Ehlers-Danlos Syndrome is a condition that affects many different types of people. However, four main types are most prevalent. This article will take a look at these types.
The Ehlers-Danlos syndrome (EDS) is a group of heritable connective tissue disorders affecting the skin and joint tissues. It is characterized by skin hyperextensibility, laxity of joints and recurrent joint dislocations.
Several genetic defects have been identified that lead to EDS. They are grouped into several ehlers-danlos syndrome types, depending on the mode of inheritance and clinical signs.
The significant features of these variants are skin hyperextensibility, recurrent joint dislocations, and osteoarthritis. Hypermobile EDS is the most common type of EDS. However, the genetic mutations have not been identified in most cases.
Biallelic mutations in the TNXB gene cause classical-like EDS. In these patients, the tenascin-X protein is absent. This result in soft, doughy skin. Patients may also develop hernias.
Cardiac-valvular EDS is characterized by stretchy, fragile skin and overly flexible joints. These patients also tend to develop severe bleeding.
Vascular EDS is characterized by thin, translucent skin. This is a consequence of fragile blood vessels. Other symptoms include easy bruising and problems with internal organs.
An adducted thumb characterizes Musculocontractural EDS. There is also an increased incidence of hernias in patients with this syndrome.
The tenascin-X protein localizes to the collagen fibrils in the tendon. Collagen is the main structural component of the body and plays a vital role in strengthening connective tissues.
Research has shown that the ultrastructure of the collagen fibrils is altered in EDS. This was evidenced by transmission electron microscopy in dermal tissue.
Kyphoscoliotic Ehlers-Danlos syndrome (kEDS) is a rare connective tissue disorder that affects children. The disease is caused by mutations in the PLOD1 gene, resulting in hypermobile, fragile skin development. It can also result in ocular problems. Symptoms of this disease include recurrent respiratory tract infections, kyphosis, and scleral fragility.
This condition can be challenging to diagnose, as it may be present during early childhood or late life. Diagnosis is based on physical examination and medical history. Medical tests are also performed, including a hearing test. There are genetic tests available to identify PLOD1 pathogenic variants.
Some of the signs and symptoms of this condition are hunched spine, stiff joints, short stature, and stretchy or thin skin. Patients can be treated with orthopedic surgery. Braces may be required depending on the severity of the joint instability.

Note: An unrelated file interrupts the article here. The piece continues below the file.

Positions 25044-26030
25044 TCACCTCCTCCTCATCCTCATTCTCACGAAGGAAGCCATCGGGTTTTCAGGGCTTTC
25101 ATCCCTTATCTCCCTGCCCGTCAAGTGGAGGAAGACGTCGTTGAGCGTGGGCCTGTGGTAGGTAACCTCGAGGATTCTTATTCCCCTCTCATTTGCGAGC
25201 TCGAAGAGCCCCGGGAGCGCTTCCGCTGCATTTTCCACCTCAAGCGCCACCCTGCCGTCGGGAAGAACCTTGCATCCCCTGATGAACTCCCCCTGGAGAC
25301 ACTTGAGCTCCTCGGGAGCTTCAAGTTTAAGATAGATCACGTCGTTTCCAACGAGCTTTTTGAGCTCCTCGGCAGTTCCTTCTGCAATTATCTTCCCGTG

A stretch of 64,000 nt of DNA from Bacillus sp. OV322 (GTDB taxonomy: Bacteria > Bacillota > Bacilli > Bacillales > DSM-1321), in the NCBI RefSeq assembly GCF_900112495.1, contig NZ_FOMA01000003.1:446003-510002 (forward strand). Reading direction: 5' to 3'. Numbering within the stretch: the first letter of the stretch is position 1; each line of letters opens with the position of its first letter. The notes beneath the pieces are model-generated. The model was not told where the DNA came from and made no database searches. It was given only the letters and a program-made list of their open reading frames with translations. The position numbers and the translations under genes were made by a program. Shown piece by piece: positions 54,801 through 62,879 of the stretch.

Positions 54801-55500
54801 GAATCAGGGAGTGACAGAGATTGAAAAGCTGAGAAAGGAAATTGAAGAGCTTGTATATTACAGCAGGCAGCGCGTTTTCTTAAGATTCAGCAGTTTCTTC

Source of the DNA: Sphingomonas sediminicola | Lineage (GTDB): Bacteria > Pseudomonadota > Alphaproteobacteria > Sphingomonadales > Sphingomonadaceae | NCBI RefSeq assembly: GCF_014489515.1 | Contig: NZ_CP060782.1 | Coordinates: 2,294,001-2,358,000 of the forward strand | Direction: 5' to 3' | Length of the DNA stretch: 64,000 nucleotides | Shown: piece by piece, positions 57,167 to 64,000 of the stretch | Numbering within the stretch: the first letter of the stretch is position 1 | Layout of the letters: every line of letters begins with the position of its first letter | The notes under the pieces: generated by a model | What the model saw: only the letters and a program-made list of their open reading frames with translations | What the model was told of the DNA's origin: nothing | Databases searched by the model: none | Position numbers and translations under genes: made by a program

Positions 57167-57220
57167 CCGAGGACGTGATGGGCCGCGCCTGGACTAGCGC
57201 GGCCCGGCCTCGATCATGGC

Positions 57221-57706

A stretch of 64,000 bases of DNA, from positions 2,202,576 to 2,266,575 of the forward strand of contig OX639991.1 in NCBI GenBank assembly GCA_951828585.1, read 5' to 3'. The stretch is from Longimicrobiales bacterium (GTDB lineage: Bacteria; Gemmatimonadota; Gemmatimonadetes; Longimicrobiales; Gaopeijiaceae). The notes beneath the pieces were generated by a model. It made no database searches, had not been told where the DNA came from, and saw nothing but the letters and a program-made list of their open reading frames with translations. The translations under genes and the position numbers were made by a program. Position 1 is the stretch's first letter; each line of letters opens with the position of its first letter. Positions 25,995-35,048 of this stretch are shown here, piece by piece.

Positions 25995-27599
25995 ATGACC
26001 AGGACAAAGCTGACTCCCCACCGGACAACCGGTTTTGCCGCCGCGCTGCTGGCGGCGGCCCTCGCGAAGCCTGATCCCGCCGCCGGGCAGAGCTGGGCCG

kEDS is one of the rarer forms of Ehlers-Danlos Syndrome. The disease can lead to life-threatening complications. Typically, it is diagnosed during infancy or early childhood. kEDS may also affect blood vessels. Symptoms include easy bruising, bleeding, and tearing.
People with kEDS have an increased risk of heart and blood vessel damage. They may also develop osteoporosis and restrictive lung disease. In severe cases, kyphosis can cause cardiac failure. If it is suspected that a person has kEDS, treatment should be carried out in a specialist center. During this time, physical therapy is also prescribed.
Ehlers-Danlos syndrome type IV, also known as vascular Ehlers-Danlos syndrome, is a rare condition characterized by severe arterial complications. A faulty gene causes it. People with this disorder are at risk for arterial rupture, internal bleeding, and bowel rupture.
Vascular Ehlers-Danlos syndrome can affect many body parts, including the heart, lungs, skin, and intestines. It causes thin tissue to degenerate, leading to a tear in the artery. If the incision is more extensive, it can be fatal. Arterial ruptures are unpredictable and challenging to repair.
The symptoms of this disorder vary by patient. Some people experience loose joints, easy bruising, and thin skin. Others have problems with the heart and heart valves, joint contractures, and breathing difficulties.
In the case of vascular Ehlers-Danlos, the underlying blood vessels are visible through the skin. These lesions can be very painful and may require emergency medical attention. A person with this condition may need surgery to fix the internal damage.
Pregnant women with vascular Ehlers-Danlos are at increased risk of uterine rupture. Five women died in the postpartum period. Using an elective cesarean section can decrease the risk.
This condition can cause internal bleeding and bruising. Many people with vascular Ehlers-Danlos will require regular medical screenings to detect complications.
Some patients with vascular Ehlers-Danlos also have problems with the uterus and other organs. This disorder is more likely to occur in a child but can also affect an adult.
Hypermobile Ehlers-Danlos syndrome (hEDS) is a group of inherited connective tissue disorders that affects people in various ways. In addition to affecting the joints, EDS can affect the gastrointestinal system and neurological health. A fault causes it in a gene that makes the connective tissues softer and weaker.
The clinical consequences of hEDS are mainly related to fatigue, cardiovascular dysautonomia, and psychological distress. However, the underlying mechanisms affecting the disease’s origin and progression have not been studied.
A recent study looked at a sample of adults with hEDS. It was found that people with the condition were equally likely to suffer from bone fragility, neuropathic pain, and joint pain. But their musculoskeletal symptoms were much more severe than those in patients with hypermobility syndrome.
In this study, 61 patients were evaluated for hEDS. Of these, 32 patients were considered to be improved. Patients with hEDS had a median age of 30 years. This is similar to those in the general population. Most patients with hEDS are female.